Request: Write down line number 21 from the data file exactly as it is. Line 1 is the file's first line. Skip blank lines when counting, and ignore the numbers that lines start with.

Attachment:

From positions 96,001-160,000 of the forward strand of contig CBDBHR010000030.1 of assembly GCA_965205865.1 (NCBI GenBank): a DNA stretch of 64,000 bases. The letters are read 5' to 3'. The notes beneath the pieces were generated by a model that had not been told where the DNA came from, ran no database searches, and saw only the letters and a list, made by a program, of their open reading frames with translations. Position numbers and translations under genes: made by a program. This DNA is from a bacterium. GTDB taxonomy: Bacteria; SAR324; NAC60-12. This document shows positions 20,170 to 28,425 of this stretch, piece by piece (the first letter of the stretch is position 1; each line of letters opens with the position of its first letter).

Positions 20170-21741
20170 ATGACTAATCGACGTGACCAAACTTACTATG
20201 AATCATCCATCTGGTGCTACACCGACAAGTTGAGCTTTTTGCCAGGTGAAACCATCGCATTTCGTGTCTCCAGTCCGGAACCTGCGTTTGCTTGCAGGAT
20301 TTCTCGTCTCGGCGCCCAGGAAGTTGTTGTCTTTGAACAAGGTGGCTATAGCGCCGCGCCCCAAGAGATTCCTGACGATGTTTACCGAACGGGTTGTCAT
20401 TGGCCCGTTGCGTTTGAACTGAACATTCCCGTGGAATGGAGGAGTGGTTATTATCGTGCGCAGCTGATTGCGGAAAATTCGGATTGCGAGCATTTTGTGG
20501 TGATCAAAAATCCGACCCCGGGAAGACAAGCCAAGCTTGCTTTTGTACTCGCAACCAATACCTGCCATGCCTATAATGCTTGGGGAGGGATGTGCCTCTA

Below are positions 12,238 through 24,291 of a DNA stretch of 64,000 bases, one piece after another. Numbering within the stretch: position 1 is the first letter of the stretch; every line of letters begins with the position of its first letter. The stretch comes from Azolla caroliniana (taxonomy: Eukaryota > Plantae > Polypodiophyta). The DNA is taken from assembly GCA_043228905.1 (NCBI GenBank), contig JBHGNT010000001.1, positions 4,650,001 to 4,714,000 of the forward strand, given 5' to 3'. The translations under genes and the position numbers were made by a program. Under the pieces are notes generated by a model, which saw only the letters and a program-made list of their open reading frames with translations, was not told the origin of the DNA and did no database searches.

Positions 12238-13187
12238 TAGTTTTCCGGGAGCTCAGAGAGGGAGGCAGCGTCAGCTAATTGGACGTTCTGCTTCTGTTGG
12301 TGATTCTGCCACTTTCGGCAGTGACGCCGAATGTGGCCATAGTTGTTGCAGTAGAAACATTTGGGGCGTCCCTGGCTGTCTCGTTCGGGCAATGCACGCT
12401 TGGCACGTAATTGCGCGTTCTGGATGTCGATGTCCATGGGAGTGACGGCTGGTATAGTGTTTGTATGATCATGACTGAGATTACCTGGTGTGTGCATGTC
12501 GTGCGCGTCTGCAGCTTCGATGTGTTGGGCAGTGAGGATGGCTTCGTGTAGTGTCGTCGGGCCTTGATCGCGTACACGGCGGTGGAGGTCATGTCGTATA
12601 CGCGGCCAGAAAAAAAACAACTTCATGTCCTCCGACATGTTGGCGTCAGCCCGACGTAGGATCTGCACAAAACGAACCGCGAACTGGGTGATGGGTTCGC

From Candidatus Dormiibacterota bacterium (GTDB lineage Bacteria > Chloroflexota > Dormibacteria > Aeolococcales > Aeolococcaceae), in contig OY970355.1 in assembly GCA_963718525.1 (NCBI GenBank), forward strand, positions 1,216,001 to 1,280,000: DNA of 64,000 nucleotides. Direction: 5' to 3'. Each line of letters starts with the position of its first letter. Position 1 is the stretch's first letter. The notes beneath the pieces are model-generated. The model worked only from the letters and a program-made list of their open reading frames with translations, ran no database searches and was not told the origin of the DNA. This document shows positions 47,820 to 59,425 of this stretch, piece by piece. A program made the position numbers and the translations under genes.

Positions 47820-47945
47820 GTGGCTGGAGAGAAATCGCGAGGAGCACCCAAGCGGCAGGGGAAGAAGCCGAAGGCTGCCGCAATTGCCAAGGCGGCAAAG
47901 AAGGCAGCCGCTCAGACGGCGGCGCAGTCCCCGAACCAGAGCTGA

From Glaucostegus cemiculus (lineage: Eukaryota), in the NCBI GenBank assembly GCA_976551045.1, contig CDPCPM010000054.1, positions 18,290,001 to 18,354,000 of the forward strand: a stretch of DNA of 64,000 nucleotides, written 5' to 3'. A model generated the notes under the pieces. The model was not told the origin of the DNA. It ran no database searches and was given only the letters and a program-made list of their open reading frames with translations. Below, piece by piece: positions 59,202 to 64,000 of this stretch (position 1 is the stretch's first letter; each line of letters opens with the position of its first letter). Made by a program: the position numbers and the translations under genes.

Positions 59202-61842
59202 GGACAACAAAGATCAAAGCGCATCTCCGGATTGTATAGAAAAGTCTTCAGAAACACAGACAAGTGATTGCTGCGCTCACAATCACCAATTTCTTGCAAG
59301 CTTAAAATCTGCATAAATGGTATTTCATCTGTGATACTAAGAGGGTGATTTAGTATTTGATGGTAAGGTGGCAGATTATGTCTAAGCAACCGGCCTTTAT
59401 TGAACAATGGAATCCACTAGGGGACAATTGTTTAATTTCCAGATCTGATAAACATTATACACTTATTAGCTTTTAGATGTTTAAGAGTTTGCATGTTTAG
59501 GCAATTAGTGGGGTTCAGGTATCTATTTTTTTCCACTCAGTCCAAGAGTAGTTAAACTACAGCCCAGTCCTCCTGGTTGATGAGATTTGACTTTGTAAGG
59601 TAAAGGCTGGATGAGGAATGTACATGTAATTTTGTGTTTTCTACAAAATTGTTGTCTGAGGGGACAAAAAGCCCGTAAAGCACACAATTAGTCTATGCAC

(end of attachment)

59202 GGACAACAAAGATCAAAGCGCATCTCCGGATTGTATAGAAAAGTCTTCAGAAACACAGACAAGTGATTGCTGCGCTCACAATCACCAATTTCTTGCAAG